Written by PETA
It's time to Dishoom! exotic leather sellers. Joaquin Phoenix stars in an exclusive new video to get consumers to shed animal skins from their wardrobes by showing what happens to alligators, lizards and snakes before they are made into belts, bags and shoes.Fashion is a style statement and why shouldn’t it be? Who doesn’t want to look hip and cool? But fashion should be fun, not fatal. There’s nothing fun about exotic animals being raised and killed specifically for exotic leather accessories that cost animals their lives but which we wear once or twice to a party. Most people have no idea that snakes are often nailed by their heads to trees, and their bodies are cut open from one end to the other before they are skinned alive. Their heads writhe for several minutes after they are severed, and their hearts beat for up to 40 minutes after they have been removed. Alligators are often clubbed to death on filthy factory farms until they stop moving and die.Still not convinced that you should stop buying leather. Watch the video below.
Please help us Dishoom! leather sellers by pledging to quit wearing exotic skins. Want to do more to help? Join our Street Team to get the most up-to-date information on how you can help animals.
During the past 10 years, PETA India has organized innumerable eye-catching demonstrations to call attention to cruelty to animals and teach people about what they can do to lessen animal suffering. PETA's no-holds-barred, street theatre–style demonstrations not only reach passers-by but also garner loads of media coverage. As a result, millions of people learn about our campaigns. Throughout the years, our protests have been covered by countless newspapers – including The Times of India, The Asian Age, the Daily News and Analysis, the Hindustan Times and the Sakaal Times – enabling us to reach people from all walks of life.
We've achieved many victories as a result of our colourful demonstrations and other creative attempts to raise awareness. The following demonstrations are 10 of our most memorable:
1. PETA holds a funeral procession to mourn all the animals killed in cosmetics tests.
2. Club-wielding "cavepeople" claim the Ministry of Health is stuck in the Stone Age and demand cruelty-free personal-care products.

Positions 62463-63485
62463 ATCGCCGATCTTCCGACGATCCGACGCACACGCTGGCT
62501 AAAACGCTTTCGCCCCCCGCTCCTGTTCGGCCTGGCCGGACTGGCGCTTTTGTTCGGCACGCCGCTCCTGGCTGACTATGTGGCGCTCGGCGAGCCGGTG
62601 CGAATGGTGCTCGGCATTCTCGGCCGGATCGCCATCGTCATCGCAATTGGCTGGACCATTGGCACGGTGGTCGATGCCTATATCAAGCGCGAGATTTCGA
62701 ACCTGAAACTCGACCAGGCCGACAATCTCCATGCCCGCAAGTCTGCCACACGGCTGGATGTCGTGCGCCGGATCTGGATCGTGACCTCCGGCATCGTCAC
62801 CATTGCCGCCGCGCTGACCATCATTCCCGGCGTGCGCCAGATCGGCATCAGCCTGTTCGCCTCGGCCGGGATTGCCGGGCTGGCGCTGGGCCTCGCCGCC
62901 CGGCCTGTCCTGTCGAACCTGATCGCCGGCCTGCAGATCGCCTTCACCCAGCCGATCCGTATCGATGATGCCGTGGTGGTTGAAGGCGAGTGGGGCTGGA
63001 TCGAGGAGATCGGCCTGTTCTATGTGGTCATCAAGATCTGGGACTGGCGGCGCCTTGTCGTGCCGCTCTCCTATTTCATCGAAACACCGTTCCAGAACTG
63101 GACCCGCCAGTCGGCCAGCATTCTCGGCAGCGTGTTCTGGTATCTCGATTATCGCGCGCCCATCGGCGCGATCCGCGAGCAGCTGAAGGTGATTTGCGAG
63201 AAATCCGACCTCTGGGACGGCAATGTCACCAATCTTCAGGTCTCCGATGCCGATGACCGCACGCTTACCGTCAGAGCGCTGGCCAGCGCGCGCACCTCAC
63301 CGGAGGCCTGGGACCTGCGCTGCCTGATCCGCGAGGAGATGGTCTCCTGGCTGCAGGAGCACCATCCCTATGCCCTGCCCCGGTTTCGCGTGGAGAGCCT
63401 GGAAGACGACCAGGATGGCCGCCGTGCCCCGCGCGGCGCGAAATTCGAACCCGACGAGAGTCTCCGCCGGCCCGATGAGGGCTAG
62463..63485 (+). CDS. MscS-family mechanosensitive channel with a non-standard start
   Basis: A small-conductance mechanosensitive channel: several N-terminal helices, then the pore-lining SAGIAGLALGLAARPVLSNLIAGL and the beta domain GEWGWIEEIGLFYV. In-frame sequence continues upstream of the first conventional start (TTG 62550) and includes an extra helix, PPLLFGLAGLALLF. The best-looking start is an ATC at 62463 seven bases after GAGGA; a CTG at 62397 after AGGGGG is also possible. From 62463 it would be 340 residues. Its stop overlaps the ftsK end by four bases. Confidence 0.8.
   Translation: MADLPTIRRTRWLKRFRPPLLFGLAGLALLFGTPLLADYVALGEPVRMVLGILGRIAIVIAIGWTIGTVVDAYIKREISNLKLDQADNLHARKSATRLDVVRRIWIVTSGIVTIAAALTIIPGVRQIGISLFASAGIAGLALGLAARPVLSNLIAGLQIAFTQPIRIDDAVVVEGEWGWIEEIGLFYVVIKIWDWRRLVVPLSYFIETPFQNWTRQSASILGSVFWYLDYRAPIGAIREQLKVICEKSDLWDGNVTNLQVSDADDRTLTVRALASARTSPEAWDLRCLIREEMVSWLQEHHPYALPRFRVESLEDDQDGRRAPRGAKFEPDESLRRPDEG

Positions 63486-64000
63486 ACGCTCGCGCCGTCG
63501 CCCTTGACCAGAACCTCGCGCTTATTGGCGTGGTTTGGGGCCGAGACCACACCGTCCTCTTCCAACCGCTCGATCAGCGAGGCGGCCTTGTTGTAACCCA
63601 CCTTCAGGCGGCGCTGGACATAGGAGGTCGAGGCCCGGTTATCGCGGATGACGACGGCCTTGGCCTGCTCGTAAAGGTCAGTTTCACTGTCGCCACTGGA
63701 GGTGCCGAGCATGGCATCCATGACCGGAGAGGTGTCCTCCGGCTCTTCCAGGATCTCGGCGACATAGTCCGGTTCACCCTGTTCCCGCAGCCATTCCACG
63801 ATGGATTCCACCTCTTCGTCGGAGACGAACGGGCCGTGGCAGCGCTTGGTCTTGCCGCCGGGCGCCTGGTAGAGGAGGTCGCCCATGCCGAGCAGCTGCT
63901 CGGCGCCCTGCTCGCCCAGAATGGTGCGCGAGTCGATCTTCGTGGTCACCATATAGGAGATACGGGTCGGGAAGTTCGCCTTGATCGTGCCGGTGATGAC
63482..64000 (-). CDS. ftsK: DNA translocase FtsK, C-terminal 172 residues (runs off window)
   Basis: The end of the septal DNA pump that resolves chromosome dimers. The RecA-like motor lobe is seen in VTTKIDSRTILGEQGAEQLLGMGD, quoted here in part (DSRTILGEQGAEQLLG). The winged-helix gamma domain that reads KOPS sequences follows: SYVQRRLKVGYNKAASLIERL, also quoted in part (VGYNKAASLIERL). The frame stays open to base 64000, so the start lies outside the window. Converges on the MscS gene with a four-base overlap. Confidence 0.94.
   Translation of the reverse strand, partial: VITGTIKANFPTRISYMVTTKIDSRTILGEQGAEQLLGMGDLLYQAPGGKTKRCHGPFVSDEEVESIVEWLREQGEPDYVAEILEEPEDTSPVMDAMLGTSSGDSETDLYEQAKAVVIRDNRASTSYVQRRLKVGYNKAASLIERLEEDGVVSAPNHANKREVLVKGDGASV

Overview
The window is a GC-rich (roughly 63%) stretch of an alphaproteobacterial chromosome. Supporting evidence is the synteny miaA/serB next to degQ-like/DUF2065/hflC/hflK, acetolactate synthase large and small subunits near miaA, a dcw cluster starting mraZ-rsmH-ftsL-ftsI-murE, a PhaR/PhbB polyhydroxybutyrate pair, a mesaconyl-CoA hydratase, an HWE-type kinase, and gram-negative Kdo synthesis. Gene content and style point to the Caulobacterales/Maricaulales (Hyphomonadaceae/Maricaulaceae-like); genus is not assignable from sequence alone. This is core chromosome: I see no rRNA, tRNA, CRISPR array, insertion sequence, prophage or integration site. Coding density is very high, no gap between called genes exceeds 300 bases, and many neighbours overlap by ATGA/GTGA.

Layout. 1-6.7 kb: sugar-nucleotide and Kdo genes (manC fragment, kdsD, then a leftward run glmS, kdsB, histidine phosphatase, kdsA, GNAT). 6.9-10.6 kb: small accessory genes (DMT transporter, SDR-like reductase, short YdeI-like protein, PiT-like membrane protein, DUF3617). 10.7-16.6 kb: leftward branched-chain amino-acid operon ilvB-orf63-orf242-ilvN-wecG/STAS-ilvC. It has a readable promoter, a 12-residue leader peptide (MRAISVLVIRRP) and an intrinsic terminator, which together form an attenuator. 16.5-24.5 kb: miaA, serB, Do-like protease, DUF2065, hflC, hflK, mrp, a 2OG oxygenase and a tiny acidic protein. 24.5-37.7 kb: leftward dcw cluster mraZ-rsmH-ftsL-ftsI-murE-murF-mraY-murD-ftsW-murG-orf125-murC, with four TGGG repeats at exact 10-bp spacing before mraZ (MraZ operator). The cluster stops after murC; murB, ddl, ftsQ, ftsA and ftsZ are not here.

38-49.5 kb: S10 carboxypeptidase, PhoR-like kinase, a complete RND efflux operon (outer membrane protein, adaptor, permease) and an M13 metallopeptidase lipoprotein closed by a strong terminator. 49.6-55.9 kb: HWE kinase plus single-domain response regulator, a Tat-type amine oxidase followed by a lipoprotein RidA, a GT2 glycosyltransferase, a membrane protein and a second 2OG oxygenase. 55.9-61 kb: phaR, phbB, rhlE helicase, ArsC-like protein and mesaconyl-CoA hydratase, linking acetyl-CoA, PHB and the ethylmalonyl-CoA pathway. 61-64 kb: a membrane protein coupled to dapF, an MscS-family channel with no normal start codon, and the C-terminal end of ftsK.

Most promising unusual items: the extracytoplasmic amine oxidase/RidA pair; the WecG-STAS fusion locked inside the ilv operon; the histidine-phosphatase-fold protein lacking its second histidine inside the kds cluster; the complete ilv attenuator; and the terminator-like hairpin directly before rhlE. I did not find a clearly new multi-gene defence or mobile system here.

3. Our heavenly "angel" urges Kolkata residents to adopt Indian community dogs.
4. A well-dressed PETA member carrying the "bloody" head of a "cow" on a meat hook asks Kolkata residents, "Did your shoes have a face? Go leather-free".
5. An activist in a full-length dress made of lettuce tells Mumbai residents, "Let veganism grow on you".
6. A crippled "chicken" in a wheelchair warns Bangaloreans that "KFC terrorises chickens".
7. An injured "bird" squawks about glass-coated manja and asks Gujaratis to cut out cruelty.
8. PETA members reveal the naked truth about the flesh trade.
9. PETA's "angel of death" whips a "bullock" who pulls a kerosene tank cart.
10. A giant "polar bear" who is crushed by a "shoe" urges shoppers to put the freeze on leather.
I don’t know about you, but I’ve never seen a bear out dancing at the club. After all, bears weren’t made to dance. Sadly, that’s exactly what they were made to do across the country. Speaking of bears, check out this warm and fuzzy PETA India victory:
In 2003, PETA India helped rescue six bears who were being forced to beg and perform tricks on the streets of Mumbai. With no protection from the sun, all of the bears were found with ropes forced through their noses. The bears were taken to a rescue centre outside Agra. PETA India was also instrumental in rescuing five more bears from madaris and taking the animals to rehabilitation centres.
“Dancing" bears were a common – but tragic – sight in India. Even though it has been illegal to capture bears since 1972, this law was blatantly ignored, and madaris made bears dance for up to 12 hours a day. When the bears are just 1 year old, cubs had their canine teeth knocked out and ropes forced through their noses without any painkillers. During this process, the cub was held down while a red-hot needle is forced through the squealing animal's nose. A rope was then shoved into the piercing, which usually becomes infected.
When the ropes attached to the traumatised bears were tugged, the animals lifted their legs and "dance". Bears were trained through a regime of pain and starvation, and they rarely survived more than eight years – a third of their natural life expectancy.
No animal should have to “bear” this type of abuse. Never patronize a roadside animal show, whether they use bears, monkeys or snakes. If you see tourists encouraging such a show, speak to them about the cruelty. In 2009, it was reported that India's last dancing bear was rescued from a life of neglect and . If, however, you still see any madari with a bear, report him to the closest police station.